J.P. Morgan: Apple’s 11% decline ‘largely an overreaction’

From a note to clients by analyst Samik Chatterjee that landed on my desktop Tuesday:

Apple shares have traded off -11% since the start of last week on resurfacing worries relating to the imposition of tariffs on imports from China on a wider scope of items than the current $200 bn of goods, as well as concerns driven by the unfavorable outcome of recent lawsuits. While it is difficult to precisely attribute the magnitude of the share price decline between tariffs and the lawsuits, we think it is fair to say that the majority of the share price decline is driven by tariff concerns. Given that till date there has been limited impact from the tariffs on Apple’s hardware products, and likelihood of outsized losses from recent lawsuits appears limited, we believe the share price reaction can be seen as largely an overreaction; although at the same time, the estimated -14% EPS impact from the imposition of tariffs on all hardware products and the potential modest losses from the lawsuits suggest that there could be more downside on AAPL shares in the near-term were sentiment around US-China trade talks to worsen further.

Maintains Overweight rating and $235 price target.

My take: J.P. Morgan is the first big bank I’ve heard from this week. It’s been bullish on Apple since last summer, when Chatterjee took over from Rod Hall (now at Goldman Sachs).

See also: A good day for Apple buybacks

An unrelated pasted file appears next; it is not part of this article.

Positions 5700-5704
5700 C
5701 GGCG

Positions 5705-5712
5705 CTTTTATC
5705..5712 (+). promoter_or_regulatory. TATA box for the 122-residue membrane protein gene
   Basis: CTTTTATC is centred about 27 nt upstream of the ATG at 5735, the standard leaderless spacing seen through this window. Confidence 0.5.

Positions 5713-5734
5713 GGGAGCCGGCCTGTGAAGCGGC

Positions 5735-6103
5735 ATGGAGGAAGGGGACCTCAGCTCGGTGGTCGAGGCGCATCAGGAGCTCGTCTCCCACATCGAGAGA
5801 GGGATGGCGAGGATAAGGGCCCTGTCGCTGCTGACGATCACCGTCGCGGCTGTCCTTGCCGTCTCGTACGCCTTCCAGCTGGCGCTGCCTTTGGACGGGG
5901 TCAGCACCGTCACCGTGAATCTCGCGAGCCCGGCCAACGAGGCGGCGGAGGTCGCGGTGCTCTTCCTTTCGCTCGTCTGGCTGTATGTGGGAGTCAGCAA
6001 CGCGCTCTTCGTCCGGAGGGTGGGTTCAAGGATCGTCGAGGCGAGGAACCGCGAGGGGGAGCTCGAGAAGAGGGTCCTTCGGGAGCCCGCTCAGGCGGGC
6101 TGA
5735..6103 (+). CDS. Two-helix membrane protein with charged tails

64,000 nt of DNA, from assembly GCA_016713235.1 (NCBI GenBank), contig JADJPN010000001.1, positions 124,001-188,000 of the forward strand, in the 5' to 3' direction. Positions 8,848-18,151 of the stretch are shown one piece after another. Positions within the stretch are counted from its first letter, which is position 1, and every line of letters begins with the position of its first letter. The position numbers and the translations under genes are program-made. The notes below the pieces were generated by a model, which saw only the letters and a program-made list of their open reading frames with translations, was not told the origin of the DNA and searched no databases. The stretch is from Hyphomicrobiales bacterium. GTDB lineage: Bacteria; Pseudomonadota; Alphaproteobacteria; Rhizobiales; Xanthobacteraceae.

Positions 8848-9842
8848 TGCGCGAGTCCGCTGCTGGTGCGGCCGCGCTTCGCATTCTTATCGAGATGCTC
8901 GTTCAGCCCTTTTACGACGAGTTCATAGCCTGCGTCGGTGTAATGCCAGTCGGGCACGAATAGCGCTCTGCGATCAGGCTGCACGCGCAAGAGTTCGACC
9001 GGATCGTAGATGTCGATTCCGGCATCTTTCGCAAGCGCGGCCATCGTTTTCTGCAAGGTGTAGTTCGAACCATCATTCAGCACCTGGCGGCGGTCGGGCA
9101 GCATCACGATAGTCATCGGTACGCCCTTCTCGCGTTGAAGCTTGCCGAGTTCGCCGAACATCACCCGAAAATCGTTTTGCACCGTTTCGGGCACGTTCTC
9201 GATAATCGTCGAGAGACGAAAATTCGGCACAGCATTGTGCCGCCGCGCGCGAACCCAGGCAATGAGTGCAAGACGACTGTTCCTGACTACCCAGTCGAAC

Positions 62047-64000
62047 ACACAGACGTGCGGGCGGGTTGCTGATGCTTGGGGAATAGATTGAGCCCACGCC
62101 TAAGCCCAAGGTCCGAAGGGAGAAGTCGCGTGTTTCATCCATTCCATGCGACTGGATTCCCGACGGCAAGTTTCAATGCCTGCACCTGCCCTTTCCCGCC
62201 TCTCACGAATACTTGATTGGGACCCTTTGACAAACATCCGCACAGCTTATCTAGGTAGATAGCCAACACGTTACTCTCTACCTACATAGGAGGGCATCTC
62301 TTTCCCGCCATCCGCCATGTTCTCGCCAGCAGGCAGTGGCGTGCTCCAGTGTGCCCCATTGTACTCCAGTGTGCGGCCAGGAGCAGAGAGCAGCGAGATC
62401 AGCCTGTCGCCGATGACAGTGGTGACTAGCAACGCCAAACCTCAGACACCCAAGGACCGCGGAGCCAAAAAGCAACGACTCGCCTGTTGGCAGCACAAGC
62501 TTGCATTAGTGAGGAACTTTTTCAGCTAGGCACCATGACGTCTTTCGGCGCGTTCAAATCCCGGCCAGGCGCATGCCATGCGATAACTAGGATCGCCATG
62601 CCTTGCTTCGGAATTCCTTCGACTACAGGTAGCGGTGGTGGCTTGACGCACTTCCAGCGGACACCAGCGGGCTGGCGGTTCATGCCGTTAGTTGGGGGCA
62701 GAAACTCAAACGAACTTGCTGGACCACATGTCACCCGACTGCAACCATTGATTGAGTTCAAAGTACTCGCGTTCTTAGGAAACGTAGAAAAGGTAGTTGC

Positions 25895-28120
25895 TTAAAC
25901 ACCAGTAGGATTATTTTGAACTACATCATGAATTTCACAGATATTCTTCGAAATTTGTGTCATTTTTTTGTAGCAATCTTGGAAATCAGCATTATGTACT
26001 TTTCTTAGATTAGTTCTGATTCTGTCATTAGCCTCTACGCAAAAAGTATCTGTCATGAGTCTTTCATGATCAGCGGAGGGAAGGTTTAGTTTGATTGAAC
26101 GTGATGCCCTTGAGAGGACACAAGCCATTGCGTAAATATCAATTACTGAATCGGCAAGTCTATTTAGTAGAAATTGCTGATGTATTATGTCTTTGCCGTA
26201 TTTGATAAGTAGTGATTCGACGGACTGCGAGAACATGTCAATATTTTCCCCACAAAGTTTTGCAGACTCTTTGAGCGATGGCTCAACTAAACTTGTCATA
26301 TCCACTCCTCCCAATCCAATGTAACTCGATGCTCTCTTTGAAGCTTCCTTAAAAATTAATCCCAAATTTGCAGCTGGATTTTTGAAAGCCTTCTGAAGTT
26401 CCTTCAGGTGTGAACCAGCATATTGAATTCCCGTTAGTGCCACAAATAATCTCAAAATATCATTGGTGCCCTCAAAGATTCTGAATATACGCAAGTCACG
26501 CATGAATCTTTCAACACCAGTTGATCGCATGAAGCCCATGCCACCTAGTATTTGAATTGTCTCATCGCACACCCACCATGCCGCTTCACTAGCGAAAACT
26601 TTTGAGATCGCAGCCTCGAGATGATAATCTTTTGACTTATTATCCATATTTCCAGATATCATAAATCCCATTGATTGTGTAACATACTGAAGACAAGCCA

1. Robert Paul Leitao said:

    All investments carry risks. At a quarter-trillion dollars in annual revenue, Apple is vulnerable to everything from trade conflicts to the rates of domestic and global economic growth to adverse court decisions on elements of the company’s revenue matrix. But none of these issues pose an existential threat to Apple.

    Apple is managed for the long-term and in my view the company’s value should be measured from the same perspective. Each investor should perform their own due diligence and make their own critical decisions on the value of the company and its prospects for growth. In my view, the market has overreacted. As unpleasant as the recent sell-off is, in my view it creates opportunities for long-term gains.

    May 14, 2019
    • Fred Stein said:

      Agree on all points. Adding, the market chronically discounts Apple anywhere from 10% to 30%. Over time, Apple’s buybacks augment EPS growth by 5% annually, on top of long term DCF models. (Actually Katy Huberty, includes buybacks in her DCF.)

      May 14, 2019

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